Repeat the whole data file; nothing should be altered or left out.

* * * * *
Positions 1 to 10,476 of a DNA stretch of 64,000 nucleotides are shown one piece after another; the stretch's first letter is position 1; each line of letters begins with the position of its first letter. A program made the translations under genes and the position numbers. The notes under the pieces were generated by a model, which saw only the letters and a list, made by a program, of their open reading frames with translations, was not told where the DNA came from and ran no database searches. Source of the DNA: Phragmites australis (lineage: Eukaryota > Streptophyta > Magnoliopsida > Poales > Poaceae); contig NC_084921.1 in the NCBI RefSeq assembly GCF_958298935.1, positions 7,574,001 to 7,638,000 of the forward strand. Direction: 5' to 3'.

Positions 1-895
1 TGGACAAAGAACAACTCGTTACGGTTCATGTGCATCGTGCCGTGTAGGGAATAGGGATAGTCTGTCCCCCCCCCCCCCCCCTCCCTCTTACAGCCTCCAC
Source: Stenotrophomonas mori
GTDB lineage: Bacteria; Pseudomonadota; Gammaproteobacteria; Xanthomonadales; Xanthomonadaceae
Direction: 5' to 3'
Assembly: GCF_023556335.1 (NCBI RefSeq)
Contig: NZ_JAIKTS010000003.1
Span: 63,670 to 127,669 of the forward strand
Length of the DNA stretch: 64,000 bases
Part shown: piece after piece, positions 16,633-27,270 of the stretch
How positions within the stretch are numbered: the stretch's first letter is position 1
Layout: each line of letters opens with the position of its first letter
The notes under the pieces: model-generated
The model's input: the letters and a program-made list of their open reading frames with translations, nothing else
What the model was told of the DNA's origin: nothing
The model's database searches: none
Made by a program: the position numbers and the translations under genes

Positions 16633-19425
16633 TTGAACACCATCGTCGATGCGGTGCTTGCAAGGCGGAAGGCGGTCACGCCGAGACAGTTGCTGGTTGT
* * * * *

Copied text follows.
Positions 1 to 10,476 of a DNA stretch of 64,000 nucleotides are shown one piece after another; the stretch's first letter is position 1; each line of letters begins with the position of its first letter. A program made the translations under genes and the position numbers. The notes under the pieces were generated by a model, which saw only the letters and a list, made by a program, of their open reading frames with translations, was not told where the DNA came from and ran no database searches. Source of the DNA: Phragmites australis (lineage: Eukaryota > Streptophyta > Magnoliopsida > Poales > Poaceae); contig NC_084921.1 in the NCBI RefSeq assembly GCF_958298935.1, positions 7,574,001 to 7,638,000 of the forward strand. Direction: 5' to 3'.

Positions 1-895
1 TGGACAAAGAACAACTCGTTACGGTTCATGTGCATCGTGCCGTGTAGGGAATAGGGATAGTCTGTCCCCCCCCCCCCCCCCTCCCTCTTACAGCCTCCAC
Source: Stenotrophomonas mori
GTDB lineage: Bacteria; Pseudomonadota; Gammaproteobacteria; Xanthomonadales; Xanthomonadaceae
Direction: 5' to 3'
Assembly: GCF_023556335.1 (NCBI RefSeq)
Contig: NZ_JAIKTS010000003.1
Span: 63,670 to 127,669 of the forward strand
Length of the DNA stretch: 64,000 bases
Part shown: piece after piece, positions 16,633-27,270 of the stretch
How positions within the stretch are numbered: the stretch's first letter is position 1
Layout: each line of letters opens with the position of its first letter
The notes under the pieces: model-generated
The model's input: the letters and a program-made list of their open reading frames with translations, nothing else
What the model was told of the DNA's origin: nothing
The model's database searches: none
Made by a program: the position numbers and the translations under genes

Positions 16633-19425
16633 TTGAACACCATCGTCGATGCGGTGCTTGCAAGGCGGAAGGCGGTCACGCCGAGACAGTTGCTGGTTGT